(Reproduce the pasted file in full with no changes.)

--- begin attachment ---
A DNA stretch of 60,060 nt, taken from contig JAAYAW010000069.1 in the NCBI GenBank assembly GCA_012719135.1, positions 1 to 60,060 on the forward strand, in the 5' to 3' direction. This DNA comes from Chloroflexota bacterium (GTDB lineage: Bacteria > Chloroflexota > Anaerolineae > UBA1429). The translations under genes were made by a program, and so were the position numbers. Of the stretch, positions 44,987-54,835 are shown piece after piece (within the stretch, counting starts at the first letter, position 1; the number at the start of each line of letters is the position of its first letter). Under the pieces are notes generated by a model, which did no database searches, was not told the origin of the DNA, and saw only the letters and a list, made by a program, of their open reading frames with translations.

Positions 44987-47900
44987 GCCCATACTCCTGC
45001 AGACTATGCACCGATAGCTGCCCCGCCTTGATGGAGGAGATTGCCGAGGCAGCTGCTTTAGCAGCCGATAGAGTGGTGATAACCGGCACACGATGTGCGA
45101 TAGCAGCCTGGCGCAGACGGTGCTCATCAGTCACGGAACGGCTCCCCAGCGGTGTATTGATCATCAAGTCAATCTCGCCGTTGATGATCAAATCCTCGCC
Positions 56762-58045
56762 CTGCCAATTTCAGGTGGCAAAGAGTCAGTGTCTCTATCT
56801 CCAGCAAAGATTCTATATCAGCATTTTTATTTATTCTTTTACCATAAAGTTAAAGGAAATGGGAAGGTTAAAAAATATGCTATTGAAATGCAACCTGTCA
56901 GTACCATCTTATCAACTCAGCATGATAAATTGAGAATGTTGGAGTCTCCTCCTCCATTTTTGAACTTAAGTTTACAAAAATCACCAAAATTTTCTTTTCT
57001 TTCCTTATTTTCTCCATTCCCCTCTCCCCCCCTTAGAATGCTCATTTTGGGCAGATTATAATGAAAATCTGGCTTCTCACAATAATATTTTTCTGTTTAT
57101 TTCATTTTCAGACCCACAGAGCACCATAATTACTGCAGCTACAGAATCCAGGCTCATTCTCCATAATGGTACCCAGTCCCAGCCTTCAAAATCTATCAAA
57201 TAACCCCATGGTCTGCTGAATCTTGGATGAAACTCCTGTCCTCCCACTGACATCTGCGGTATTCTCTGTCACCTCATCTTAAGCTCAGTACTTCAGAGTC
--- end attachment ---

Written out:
A DNA stretch of 60,060 nt, taken from contig JAAYAW010000069.1 in the NCBI GenBank assembly GCA_012719135.1, positions 1 to 60,060 on the forward strand, in the 5' to 3' direction. This DNA comes from Chloroflexota bacterium (GTDB lineage: Bacteria > Chloroflexota > Anaerolineae > UBA1429). The translations under genes were made by a program, and so were the position numbers. Of the stretch, positions 44,987-54,835 are shown piece after piece (within the stretch, counting starts at the first letter, position 1; the number at the start of each line of letters is the position of its first letter). Under the pieces are notes generated by a model, which did no database searches, was not told the origin of the DNA, and saw only the letters and a list, made by a program, of their open reading frames with translations.

Positions 44987-47900
44987 GCCCATACTCCTGC
45001 AGACTATGCACCGATAGCTGCCCCGCCTTGATGGAGGAGATTGCCGAGGCAGCTGCTTTAGCAGCCGATAGAGTGGTGATAACCGGCACACGATGTGCGA
45101 TAGCAGCCTGGCGCAGACGGTGCTCATCAGTCACGGAACGGCTCCCCAGCGGTGTATTGATCATCAAGTCAATCTCGCCGTTGATGATCAAATCCTCGCC
Positions 56762-58045
56762 CTGCCAATTTCAGGTGGCAAAGAGTCAGTGTCTCTATCT
56801 CCAGCAAAGATTCTATATCAGCATTTTTATTTATTCTTTTACCATAAAGTTAAAGGAAATGGGAAGGTTAAAAAATATGCTATTGAAATGCAACCTGTCA
56901 GTACCATCTTATCAACTCAGCATGATAAATTGAGAATGTTGGAGTCTCCTCCTCCATTTTTGAACTTAAGTTTACAAAAATCACCAAAATTTTCTTTTCT
57001 TTCCTTATTTTCTCCATTCCCCTCTCCCCCCCTTAGAATGCTCATTTTGGGCAGATTATAATGAAAATCTGGCTTCTCACAATAATATTTTTCTGTTTAT
57101 TTCATTTTCAGACCCACAGAGCACCATAATTACTGCAGCTACAGAATCCAGGCTCATTCTCCATAATGGTACCCAGTCCCAGCCTTCAAAATCTATCAAA
57201 TAACCCCATGGTCTGCTGAATCTTGGATGAAACTCCTGTCCTCCCACTGACATCTGCGGTATTCTCTGTCACCTCATCTTAAGCTCAGTACTTCAGAGTC